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There was once a Bench (2)

PRINCE Bolasodun Adesumbo Ajibola(82) served as a Judge of the International Court of Justice at the Hague between 1991 and 1994. Justice Timothy Akinola Aguda (1923-2001) from Akure in Ondo State was the pioneer Chief Justice of Botswana when the landlocked country gained its independence September 30, 1966.

Justice Egbert Udo Udoma(1917-1998) from Ikot Abasi, Akwa Ibom state,  was the first Chief Justice of Uganda from 1963 to 1969. He handled the Buganda crisis case in 1965.

Justice Udoma who later became the first indigenous Chief Justice of Uganda handed over to Justice Dermot Joseph Sheridan . He is the father of the present Minister in charge of Budget and Planning, Senator Udo Udoma.

Justice Emmanuel Olayinka Ayoola(83) from Ilesha,Osun state, served as a Justice of the Court of Appeal in the Gambia between 1980-1983. He later became the Chief Justice of the Gambia between 1983-1992. He was Vice President of the World Judges Association in 1991.

That was then. Not now. One can see the shock and disappointment when one read the arrest and persecution of some Judges recently. We can’t be all wrong. If we miss our way, I guess it  is the Bench that must serve as the touchlight to show us the way. In spite of what has gone wrong in the Bench there is still hope.

Section 211 of the 1979 constitution says “the appointment of a person to the office of Chief Justice of Nigeria shall be made by the President in his discretion subject to confirmation of such appointment by a simple majority of the Senate. The appointment of a person to the office of a Justice of the Supreme Court shall be made bythe President on the advice of the Federal Service Commission subject to approval of such appointment by a simple majority of the Senate. But Section 231 of the 1999 constitution says that (1) the appointment of a person to the office of Chief Justice of Nigeria shall be made by the President on the recommendation of the National Judicial Council subject to confirmation of such appointment by the Senate. (2) The appointment of a person to the office of a Justice of the Supreme Court shall be made by the President on the recommendation of the National Judicial Council subject to confirmation of such appointment by the Senate.

Sections 230 to 296 have given wide powers to the National Judicial Council to carry out necessary reforms within the Judiciary. The members of the National Judicial Council are HON. JUSTICE W. S. NKANU ONNOGHEN, CFR, Acting Chief Justice of Nigeria,Chairman, HON. JUSTICE I. TANKO MUHAMMED, CFR, Justice of the Supreme Court, Deputy Chairman. Others are HON. JUSTICE Z. A. BULKACHUWA, HON. JUSTICE E. O. AYOOLA, CON,HON. JUSTICE S. A. AKINTAN, HON. JUSTICE I. F. OGBUAGBU, CON, HON. JUSTICE UMARU ABDULLAHI, CON, HON. JUSTICE V. O. A. OMAGE, OFR, HON. JUSTICE I. N. AUTA, OFR, HON. JUSTICE B. A. ADEJUMO, HON. JUSTICE KASHIM ZANNAH, OFR, HON. JUSTICE NASIR A. AJANAH, CON, HON. JUSTICE A. N. NWANKWO, CON, HON. JUSTICE M. L. ABIMBOLA, HON. JUSTICE OKOI IKPE ITAM, Chief Judge, HON. KADI MUKHTAR IMAM JEGA, HON. JUSTICE JULIA ASABE KYENTU, MR. A. B. MAHMOUD, OON, MR. AUGUSTINE ALEGEH, SAN, DR. GARBA TETENGI, SAN, LADY DEBBIE OBODOUKWU, MR. TIJJANI INUWA-DUTSE, ESQ., HAJIYA RAKIYA SARKI IBRAHIM, MON, MRS. R. I. INGA, Retired Public Servant (Permanent Secretary) DANLADI UMAR HALILU, ESQ., OON (Secretary).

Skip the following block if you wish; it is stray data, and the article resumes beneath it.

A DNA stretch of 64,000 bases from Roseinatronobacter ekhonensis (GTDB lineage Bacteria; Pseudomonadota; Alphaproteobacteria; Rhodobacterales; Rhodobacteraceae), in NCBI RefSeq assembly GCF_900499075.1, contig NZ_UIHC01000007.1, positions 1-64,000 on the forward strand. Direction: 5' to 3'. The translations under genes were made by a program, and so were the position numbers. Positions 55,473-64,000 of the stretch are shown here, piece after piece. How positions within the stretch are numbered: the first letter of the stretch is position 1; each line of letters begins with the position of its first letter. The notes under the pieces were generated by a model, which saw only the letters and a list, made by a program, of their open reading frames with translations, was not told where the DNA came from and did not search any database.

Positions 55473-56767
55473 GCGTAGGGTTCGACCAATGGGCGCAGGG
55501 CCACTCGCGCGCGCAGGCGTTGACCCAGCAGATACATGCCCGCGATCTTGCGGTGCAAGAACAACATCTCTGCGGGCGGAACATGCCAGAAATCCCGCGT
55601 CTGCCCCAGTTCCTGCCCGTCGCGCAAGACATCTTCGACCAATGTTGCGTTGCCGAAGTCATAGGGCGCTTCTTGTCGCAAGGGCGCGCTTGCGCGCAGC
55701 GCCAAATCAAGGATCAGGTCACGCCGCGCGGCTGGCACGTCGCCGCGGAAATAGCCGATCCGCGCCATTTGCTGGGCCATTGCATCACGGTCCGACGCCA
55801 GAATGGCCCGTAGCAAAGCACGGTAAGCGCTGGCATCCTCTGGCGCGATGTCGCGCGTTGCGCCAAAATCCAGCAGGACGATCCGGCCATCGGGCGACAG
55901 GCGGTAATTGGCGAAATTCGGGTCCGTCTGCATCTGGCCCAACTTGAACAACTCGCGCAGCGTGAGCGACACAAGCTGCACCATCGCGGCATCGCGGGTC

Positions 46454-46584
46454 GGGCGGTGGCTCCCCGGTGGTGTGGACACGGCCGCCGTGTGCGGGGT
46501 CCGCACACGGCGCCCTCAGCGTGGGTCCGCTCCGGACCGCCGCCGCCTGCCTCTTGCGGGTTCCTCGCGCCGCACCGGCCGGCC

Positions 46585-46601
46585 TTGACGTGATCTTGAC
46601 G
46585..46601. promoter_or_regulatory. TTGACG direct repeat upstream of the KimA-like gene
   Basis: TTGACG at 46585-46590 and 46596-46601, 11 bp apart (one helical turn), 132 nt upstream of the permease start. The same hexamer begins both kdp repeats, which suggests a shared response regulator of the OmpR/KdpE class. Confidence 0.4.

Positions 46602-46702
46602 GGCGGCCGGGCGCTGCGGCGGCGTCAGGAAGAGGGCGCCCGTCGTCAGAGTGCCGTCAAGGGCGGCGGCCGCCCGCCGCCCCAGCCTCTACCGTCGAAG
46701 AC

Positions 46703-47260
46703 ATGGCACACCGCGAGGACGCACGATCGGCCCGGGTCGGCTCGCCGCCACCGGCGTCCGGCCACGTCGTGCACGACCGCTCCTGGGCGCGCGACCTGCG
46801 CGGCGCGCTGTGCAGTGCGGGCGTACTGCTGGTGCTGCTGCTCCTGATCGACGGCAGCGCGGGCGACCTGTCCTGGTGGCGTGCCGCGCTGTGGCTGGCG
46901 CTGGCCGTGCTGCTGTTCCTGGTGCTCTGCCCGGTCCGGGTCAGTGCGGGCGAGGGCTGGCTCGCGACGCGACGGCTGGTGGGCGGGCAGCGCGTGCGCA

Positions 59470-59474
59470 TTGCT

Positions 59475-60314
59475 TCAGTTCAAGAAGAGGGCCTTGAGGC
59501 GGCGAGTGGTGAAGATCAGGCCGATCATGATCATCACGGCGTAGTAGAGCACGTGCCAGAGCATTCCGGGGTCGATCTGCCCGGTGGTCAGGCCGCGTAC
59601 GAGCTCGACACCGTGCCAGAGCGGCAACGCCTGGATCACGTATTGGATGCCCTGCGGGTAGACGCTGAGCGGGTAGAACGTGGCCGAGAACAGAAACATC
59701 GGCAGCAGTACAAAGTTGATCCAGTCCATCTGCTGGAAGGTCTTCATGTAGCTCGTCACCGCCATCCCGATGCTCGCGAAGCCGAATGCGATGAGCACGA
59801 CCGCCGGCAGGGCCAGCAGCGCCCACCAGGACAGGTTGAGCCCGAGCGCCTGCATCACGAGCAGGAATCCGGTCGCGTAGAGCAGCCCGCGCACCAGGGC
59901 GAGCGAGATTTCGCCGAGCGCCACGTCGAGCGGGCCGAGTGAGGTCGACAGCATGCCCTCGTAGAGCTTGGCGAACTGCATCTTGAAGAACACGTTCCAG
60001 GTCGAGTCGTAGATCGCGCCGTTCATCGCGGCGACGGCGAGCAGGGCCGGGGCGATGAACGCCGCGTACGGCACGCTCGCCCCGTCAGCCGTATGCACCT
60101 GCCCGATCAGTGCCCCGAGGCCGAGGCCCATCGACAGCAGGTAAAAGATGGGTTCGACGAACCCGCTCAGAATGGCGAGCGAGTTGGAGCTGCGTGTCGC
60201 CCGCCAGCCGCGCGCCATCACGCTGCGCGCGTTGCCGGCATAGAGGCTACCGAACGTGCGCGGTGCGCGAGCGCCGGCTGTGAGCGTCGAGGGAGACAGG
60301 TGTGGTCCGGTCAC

A look at the profiles of members of the council, reveal they are  individuals those  integrity can not be faulted. The submission is for us to allow them to carry out the required exercise, not only rooting out corrupt Judges but also in the appointment of Judges. As they say in Latin “Post cineras Gloria venit”—meaning after death comes glory. They can still bring back the old glory to the Bench. It is not impossible.

“A lawyer lives for the direction of his people and for the advancement of the cause of his country”.-Christopher Alexander Sapara Williams (1855-1915), first Nigerian Lawyer called to the Bar on November 17, 1879, who later became Chairman Nigeria Bar Association between 1900 and 1915.


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